The Dirty Picture

Vidya Balan is Silk, and Silk is entertainment

The Dirty Picture; Source: Wikipedia

“Silk is the only hero in this industry”, says a film journalist in The Dirty Picture and after watching the film, I can also say, Vidya Balan is the only hero in the Hindi film industry. Not because she has ‘dared to bare’ but the conviction with which she’s played the character of Silk – a dancing star from the eighties who knows her sexuality is her biggest strength. While most actors claim to prepare for their roles, there is rarely a performance where an actor completely lets go of any inhibitions and becomes the character on screen. This is where Vidya wins; she looks good, she looks fat, she looks ugly, but she looks and behaves like the charater, Silk in the film.

Apart from Vidya, The Dirty Picture works because of its entertainment factor and Rajat Arora’s sassy writing plays a major role. The dialogues are provocative, shocking and dirty, true to the film’s name. Director, Milan Luthria packs a punch in the first half; however the film goes downward like the lead character’s career in the second half. It starts with a village girl, Reshma (Balan) coming to Madras with big dreams. She struggles, sleeps hungry and almost gives up, till someone offers her Rs. 20 to sleep with him. Her life changes, she gets a big break and the attention of the reigning superstar, Suryakant (Naseeruddin Shah). Silk’s journey to the heights of stardom is extremely entertaining and engaging where two other men appear in her life; Ramakant (Tusshar sans Kapoor), an upcoming writer in awe of her persona and Abraham (Emraan Hashmi), a director who hates Silk and what she stands for. The film soars in the first hour and a half but the last hour is poorly executed as suddenly you feel disconnected from Silk while you’re supposed to empathise with her.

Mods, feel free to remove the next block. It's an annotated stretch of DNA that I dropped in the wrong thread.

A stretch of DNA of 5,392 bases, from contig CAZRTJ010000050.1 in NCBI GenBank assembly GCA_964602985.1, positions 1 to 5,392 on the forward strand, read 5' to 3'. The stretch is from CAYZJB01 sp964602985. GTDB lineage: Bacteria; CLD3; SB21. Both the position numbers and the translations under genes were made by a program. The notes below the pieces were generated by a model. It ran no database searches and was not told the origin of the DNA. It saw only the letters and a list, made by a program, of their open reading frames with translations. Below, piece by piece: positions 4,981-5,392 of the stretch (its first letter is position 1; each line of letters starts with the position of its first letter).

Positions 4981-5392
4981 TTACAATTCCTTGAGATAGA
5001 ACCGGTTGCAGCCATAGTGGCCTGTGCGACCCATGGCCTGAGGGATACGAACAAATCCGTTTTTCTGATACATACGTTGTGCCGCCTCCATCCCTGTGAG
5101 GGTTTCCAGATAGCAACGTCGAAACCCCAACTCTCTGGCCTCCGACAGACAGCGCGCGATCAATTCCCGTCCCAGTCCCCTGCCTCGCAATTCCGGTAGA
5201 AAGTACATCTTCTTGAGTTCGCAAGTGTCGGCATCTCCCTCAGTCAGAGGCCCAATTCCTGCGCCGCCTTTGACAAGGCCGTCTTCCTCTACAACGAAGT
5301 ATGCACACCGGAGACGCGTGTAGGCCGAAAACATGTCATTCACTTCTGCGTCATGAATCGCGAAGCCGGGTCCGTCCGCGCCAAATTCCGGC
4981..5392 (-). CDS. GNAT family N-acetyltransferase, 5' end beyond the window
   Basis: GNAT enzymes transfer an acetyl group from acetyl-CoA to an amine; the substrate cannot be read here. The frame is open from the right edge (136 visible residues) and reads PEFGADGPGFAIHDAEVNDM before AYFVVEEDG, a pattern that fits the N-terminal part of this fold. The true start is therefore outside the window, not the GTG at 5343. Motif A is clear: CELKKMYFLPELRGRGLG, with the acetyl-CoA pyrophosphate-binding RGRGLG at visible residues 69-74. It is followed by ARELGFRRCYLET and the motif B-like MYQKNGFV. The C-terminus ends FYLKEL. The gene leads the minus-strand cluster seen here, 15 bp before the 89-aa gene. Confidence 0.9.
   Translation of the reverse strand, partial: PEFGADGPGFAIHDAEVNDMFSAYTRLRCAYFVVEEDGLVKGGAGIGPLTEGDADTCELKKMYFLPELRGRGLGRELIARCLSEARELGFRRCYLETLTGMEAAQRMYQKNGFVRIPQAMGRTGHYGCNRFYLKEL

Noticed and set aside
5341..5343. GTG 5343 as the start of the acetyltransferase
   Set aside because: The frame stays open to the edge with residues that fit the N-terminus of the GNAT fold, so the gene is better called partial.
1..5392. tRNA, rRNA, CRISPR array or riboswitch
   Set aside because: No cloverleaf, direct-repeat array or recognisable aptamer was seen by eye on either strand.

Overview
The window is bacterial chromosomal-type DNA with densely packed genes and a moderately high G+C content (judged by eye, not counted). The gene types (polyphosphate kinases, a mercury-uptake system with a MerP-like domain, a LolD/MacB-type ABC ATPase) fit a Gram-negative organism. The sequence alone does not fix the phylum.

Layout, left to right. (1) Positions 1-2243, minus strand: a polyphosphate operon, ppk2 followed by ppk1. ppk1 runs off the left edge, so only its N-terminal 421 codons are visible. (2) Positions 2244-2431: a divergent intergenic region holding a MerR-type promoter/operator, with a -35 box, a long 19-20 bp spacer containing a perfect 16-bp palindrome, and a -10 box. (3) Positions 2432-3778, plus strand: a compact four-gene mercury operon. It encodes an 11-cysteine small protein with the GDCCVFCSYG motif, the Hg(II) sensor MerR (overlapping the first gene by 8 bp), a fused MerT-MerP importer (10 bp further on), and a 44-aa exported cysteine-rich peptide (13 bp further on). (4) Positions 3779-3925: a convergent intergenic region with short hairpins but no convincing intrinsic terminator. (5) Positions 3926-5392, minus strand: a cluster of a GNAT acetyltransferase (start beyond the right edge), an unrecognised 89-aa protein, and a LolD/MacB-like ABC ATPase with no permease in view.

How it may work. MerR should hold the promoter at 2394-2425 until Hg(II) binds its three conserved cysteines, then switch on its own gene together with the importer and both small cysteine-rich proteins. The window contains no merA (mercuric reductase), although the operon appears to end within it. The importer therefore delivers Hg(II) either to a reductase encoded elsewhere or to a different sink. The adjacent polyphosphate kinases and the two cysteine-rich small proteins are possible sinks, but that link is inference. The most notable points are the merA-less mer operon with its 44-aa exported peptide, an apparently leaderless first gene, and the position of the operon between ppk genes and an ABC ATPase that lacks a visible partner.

Naseeruddin Shah once again delivers a spectacular performance as a manipulative and selfish star, for whom, women are just objects to entertain. He also has the best lines in the film and manages to match up to Vidya’s pizzazz in an elaborate dance number with kitschy costumes, over the top sets and raunchy moves. The song, ‘Ooh La La…’ is the film’s highlight (Vishal Shekhar – music composers); Bappi Lahiri and Shreya Ghoshal capture the mood perfectly with their vocals and lyrics by Rajat Arora. The other song that works is ‘Nakka Mukka’, which is borrowed (legally) from a Tamil film; it has a catchy beat and helps showcase Silk’sbombaat’ attitude at various intervals during the film. The rest of the soundtrack is nothing great. Coming back to the actors, Emraan Hashmi does a fairly decent job and proves that he can be taken seriously as an actor now. Tusshar tries hard but fades in front of Vidya and Naseer’s powerhouse performances.

The film’s costume designer, Niharika Khan deserves a special mention for capturing the tackiness and razzmatazz of that era and the characters. There is a lot of cleavage on show but I guess that’s another reason the makers (producer, Ekta Kapoor) chose Vidya as the leading lady – her traditional and family oriented off-screen image helped keep the focus on the character and not on the sleaze.

The Dirty Picture is a brave film and shows how Indian filmmakers and the censors have grown – a heroine centric film can be commercially successful and Indians can handle bold subject matter. Go watch the film for three things, as clearly articulated by Silk“entertainment, entertainment and entertainment”.

My rating: * * * ½ three and a half on five

– Shrey Khetarpal

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